$42 million in new highway contracts awarded by ODOT Commission

Oklahoma highway construction: What to know if you're traveling for  Christmas


Drivers can expect more highway improvement projects across Oklahoma following last week’s meeting of the Oklahoma Transportation Commission.

Commissioners okayed 14 contracts in 22 counties worth an estimated $42 million for improvements to highways, roads and bridges.

Numerous improvements to rural two-lane highways with deficient shoulders will be fast-tracked thanks to the commission’s vote to authorize ODOT to pursue sale of state bonds to help secure federal, low-interest loans.

Through the U.S. Department of Transportation, the department can accelerate two-lane projects already listed in the Eight-Year Construction Work Plan. Using this innovative funding strategy, Oklahoma will be one of the first states in the nation to take advantage of a rural Transportation Infrastructure Finance and Innovation Act loan through USDOT’s Rural Projects Initiative.

Commissioners voted to award a nearly $19 million contract for reconstruction of two miles of SH-33 in Cushing, which includes upgrades to the intersection with SH-18 to improve the safe flow of commercial trucks coming in and out of “The Pipeline Crossroads of the World.”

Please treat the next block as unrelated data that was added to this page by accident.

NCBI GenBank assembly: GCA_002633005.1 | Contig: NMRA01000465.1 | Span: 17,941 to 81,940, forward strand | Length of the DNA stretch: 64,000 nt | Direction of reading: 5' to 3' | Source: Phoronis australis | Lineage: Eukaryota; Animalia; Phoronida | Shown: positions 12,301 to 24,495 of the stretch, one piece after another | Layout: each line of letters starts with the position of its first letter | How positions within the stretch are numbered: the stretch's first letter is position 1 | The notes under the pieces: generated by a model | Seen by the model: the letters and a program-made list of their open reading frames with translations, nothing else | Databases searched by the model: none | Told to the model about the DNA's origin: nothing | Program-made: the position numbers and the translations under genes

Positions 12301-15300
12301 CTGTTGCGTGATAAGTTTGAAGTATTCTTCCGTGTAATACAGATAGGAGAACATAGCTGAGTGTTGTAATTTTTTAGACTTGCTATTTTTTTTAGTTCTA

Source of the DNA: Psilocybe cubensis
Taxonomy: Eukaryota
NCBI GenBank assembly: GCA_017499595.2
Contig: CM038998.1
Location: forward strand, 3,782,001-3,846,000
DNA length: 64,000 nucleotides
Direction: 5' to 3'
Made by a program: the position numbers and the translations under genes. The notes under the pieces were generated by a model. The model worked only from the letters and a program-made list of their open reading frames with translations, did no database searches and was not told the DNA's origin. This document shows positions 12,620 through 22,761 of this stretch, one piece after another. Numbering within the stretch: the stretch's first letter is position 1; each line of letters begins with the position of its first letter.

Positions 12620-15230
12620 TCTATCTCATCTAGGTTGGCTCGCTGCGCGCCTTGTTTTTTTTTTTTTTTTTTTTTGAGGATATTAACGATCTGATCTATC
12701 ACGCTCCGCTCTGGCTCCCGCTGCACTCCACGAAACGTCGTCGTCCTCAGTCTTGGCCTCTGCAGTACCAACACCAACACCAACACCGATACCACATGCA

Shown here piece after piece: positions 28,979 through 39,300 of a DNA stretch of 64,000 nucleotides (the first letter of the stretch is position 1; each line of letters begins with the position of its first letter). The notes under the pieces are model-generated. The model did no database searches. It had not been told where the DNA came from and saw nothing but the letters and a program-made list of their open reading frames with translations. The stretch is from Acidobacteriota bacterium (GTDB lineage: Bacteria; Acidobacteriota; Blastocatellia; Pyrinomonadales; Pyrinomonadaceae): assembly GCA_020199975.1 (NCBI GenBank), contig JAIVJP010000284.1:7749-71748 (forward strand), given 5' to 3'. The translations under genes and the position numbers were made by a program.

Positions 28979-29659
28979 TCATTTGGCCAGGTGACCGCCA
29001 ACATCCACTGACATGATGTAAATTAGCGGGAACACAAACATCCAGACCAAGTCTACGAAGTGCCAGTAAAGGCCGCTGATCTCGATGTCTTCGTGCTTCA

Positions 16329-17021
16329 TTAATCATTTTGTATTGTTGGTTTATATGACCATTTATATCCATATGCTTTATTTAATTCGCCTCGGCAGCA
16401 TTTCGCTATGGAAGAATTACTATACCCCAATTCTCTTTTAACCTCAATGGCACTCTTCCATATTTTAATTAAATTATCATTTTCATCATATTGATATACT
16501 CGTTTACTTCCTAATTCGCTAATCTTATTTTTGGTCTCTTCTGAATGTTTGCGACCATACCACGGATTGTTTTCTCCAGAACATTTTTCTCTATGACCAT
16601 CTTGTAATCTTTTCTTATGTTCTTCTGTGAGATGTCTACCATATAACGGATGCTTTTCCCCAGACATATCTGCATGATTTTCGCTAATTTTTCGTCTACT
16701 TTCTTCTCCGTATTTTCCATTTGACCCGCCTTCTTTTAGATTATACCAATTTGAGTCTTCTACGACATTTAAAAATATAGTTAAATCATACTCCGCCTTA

They also awarded a contract for preventative maintenance work on several city street bridges over I-244 in Tulsa and SH-51 in Broken Arrow, as well as the first phase of US-54 pavement reconstruction between Tyrone and the Kansas state line in the Panhandle.

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Secretary of Transportation and Oklahoma Department of Transportation Executive Director Tim Gatz briefed the commission on Oklahoma’s progress on bridge conditions in the past year, with the state meeting its target of less than 1 percent of all state-maintained bridges rated structurally deficient.

According to national bridge inspection data collected by the Federal Highway Administration in 2020, this improves Oklahoma’s Top Ten ranking from No. 9 to No. 7 in the nation for best bridge conditions. This represents an amazing turnaround from 2004, when Oklahoma was 49th in the nation with 1,168 of its 6,800 highway bridges then rated structurally deficient.

The nine-member Oklahoma Transportation Commission, appointed by the governor and legislative leadership to oversee the state’s transportation development, awards contracts monthly for road and bridge construction.

The next Oklahoma Transportation Commission meeting is scheduled for 11 a.m. Monday, Oct. 4. The meeting will be available to view live on the web.

A list of all awarded contracts may be found at www.odot.org/contracts by selecting the August 2021 a.m. letting, clicking Submit, then Award at the bottom of the page.

Source: ODOT

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